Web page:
I've meant to write a little blog entry about this subject for a while. A week or two ago my wife and I watched the "Expelled" documentary starring Ben Stein. While I started from a very sympathetic viewpoint (I subscribe to the concept of Creation and I have truckloads of cynicism towards the commonly held scientific pronouncements on the origin of species, ie. primordial soup + lightning), by the end of the movie I had the peculiar feeling of fratricide, or friendly fire. As if I was positioned in opposition or conflict to something (the subject of the documentary, the institutional bias against those who question party line on Darwin, is something I've witnessed personally, albeit on small levels), and then someone yells from over my shoulder, "don't worry, I got your back buddy!" And then shoots me in the back. It is better to leave an argument uncontested than to challenge it with dishonest or exaggerated propoganda, thus undermining valid points!
It feels like Focus on the Family hired Michael Moore as a mercenary. As a Christian, it is a somewhat uncomfortable thing when the illogic emanating from one section of my side forces me to take sides with Richard Dawkins and other atheists!
For instance, this review, which I noted was from an atheist blog, is sadly full of valid criticisms.
The filmmakers also plant a very interesting quote from Darwin's "The Descent of Man". However, it is explicitly edited to imply support for the later horrors of eugenics and genocide, which Darwin clearly distances himself from in the immediate context...conveniently edited out. Why do this?! Is Darwinian theory not full enough of holes that it can't be criticised without taking things out of context and misrepresenting them? Evolution is more than just Darwin; the documentary oversimplified the entire question by distilling a huge debate containing multiple schools of evolutionary theory into the seminal work of one man, which has evolved over time by the work of his successors. Again, if we are going to engage the rabid proponents of evolution-as-gospel, let us do so intelligently, calmly, and without sensationalism or misinformation.
I think Dawkins is a bit of a prat, who probably thinks much too highly of his own intellect, and I disagree with him on, well, a great lot of things, but there I was, sitting on his side, agreeing with him, or at least sympathizing with him. Stein's questions were repetitive and typically meaningless. When he was slowly asked if he believes in the Hebrew God, the Trinity, the Hindu gods, Allah, etc., I felt his exasperation at the pointless, rhetorical, stupid questions. Yes, we know he is an atheist! Who doesn't? Do we go to Billy Graham and slowly ask if he believes the words in the Gospel of Matthew? Mark? Luke? John? The Book of Acts? The letter to the Romans? First Corinthians? Second Corinthians? It was a cheap and useless gimmick because his beliefs regarding the existence or inexistence of God mean a bowl of warm spit in regards to the evolution debate. Dawkins is an atheist. Fine! We really do understand what that word means, and most of us know Dawkins is probably the preeminent popular atheist author, with the notable exception of Oolon Colluphid. His personal beliefs in that respect have no clear logical bearing to the scientific merits of evolution. Besides, why would Dawkins' atheism be more important to examine than the religious beliefs of Darwin, the theory's founder? Not that it would be, anyway.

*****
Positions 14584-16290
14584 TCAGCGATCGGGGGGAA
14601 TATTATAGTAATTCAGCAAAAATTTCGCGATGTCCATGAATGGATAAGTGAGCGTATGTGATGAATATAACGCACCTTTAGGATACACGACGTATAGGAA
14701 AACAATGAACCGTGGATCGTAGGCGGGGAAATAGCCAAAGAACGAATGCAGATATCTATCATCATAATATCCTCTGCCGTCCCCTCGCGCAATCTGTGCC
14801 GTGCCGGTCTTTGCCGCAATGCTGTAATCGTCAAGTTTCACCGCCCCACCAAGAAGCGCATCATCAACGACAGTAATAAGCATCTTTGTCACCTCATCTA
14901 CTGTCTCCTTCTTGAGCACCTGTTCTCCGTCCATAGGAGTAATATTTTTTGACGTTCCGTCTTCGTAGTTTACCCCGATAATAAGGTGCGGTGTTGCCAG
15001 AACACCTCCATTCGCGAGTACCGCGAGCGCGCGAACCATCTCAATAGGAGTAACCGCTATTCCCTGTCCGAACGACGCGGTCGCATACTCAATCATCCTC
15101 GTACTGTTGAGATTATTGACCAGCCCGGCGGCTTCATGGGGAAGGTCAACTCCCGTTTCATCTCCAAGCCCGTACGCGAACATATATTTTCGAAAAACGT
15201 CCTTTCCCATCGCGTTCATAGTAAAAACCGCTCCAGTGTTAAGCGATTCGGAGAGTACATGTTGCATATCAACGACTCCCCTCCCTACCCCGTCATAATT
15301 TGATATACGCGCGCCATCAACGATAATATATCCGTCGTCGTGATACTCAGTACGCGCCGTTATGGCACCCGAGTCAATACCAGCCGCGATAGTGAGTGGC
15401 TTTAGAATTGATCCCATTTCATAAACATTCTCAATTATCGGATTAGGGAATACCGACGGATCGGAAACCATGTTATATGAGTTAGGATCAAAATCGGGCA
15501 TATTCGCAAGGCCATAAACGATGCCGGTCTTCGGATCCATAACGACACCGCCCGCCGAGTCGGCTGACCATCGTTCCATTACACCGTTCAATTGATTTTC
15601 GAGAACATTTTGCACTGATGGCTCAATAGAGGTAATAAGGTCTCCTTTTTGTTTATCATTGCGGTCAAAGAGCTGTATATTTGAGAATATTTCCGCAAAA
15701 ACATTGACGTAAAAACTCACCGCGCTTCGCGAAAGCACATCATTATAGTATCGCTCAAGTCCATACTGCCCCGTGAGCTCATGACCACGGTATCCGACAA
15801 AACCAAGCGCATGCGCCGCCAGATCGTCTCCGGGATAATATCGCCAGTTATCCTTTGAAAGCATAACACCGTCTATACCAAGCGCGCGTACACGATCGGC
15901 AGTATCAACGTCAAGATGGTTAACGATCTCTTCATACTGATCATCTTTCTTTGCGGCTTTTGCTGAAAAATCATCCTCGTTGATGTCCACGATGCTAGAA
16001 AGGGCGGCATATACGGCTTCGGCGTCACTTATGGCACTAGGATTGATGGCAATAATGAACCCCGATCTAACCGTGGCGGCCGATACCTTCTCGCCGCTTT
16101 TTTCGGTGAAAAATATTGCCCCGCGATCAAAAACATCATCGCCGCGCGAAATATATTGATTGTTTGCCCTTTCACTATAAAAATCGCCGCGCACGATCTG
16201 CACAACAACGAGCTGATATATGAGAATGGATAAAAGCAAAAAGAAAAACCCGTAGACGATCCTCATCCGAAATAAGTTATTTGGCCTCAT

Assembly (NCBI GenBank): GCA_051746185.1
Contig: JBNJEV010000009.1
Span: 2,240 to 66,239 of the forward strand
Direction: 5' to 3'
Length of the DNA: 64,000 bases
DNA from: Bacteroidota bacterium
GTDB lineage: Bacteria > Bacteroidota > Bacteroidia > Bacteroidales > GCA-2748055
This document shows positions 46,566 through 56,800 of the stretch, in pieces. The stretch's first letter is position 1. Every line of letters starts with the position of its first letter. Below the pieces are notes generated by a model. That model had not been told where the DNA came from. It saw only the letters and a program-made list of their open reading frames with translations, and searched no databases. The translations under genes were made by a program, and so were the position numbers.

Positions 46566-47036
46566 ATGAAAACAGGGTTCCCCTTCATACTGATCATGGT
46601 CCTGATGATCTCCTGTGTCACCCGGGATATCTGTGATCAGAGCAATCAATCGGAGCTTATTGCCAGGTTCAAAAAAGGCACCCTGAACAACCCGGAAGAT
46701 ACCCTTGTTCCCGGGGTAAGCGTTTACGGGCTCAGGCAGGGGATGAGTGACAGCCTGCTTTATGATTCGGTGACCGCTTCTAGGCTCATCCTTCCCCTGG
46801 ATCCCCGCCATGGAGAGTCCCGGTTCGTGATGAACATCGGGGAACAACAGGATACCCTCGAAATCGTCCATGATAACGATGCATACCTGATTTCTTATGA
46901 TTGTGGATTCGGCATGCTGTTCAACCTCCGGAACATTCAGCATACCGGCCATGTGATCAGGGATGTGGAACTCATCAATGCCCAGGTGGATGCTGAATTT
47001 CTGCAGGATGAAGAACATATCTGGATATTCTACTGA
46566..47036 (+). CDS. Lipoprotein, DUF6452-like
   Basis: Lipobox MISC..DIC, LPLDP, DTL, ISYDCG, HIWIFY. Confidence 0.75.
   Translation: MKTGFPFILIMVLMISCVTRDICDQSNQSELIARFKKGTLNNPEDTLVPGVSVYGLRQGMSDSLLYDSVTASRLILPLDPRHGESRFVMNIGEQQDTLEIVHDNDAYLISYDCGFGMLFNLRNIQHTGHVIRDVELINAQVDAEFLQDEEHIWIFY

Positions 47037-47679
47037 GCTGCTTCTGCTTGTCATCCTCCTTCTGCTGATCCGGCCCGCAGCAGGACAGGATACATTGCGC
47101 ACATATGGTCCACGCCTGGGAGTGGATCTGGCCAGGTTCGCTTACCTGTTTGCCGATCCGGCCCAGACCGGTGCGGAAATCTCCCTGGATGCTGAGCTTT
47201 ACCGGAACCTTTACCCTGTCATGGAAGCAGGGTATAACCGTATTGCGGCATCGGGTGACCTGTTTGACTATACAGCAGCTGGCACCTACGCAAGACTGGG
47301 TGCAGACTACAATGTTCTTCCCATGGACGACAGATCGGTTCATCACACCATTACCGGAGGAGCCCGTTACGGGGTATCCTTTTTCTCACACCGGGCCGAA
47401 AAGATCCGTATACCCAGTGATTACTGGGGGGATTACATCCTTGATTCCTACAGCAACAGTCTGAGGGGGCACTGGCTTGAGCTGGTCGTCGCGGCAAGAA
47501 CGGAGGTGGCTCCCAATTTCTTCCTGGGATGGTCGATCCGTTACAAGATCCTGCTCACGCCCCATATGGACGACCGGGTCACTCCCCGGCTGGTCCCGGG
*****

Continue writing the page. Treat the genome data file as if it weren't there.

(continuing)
The film gets very, very close to making valid points, but ends up vastly overreaching and shooting itself in the foot, every time. When Dawkins admits the possibility of the "seed theory" but denies "intelligent design" the potential contradiction ought to have been seized upon, not in a "gotcha" way, but in a careful, methodical, and courteous way. Likewise, the influence of evolutionary theory on many of the great blunders of the early 20th century could have been explored in a more logical way, with more actual information, and less touring of prison camps with Ben Stein looking reproachfully morose. Simply saying "Hitler was a Darwinist" and then touring emotionally impactful sites is insufficient, and no argument at all. They could have actually made good and valid points on this, but they glossed over details and went straight for what appears to be only reductio ad hitlerum, nullifying some very good points in that regard.
All of the other criticisms have been put forth much more thoroughly in other places on the web. Some of them I feel are valid, some of them I disagree with, and of course a lot of the reaction to this film is extremely hostile and motivated by partisan evolution-is-infallible rancor (which this film was intended to explore and expose).
To summarize, I think (I hope, I pray) we can do better than this. It has some strong points, not least of which was its effect of getting me to do some more research and reading on evolution and Darwin.
Speaking of Dawkins and Darwinism, this episode of South Park is quite funny. "I'm a MONKEY!"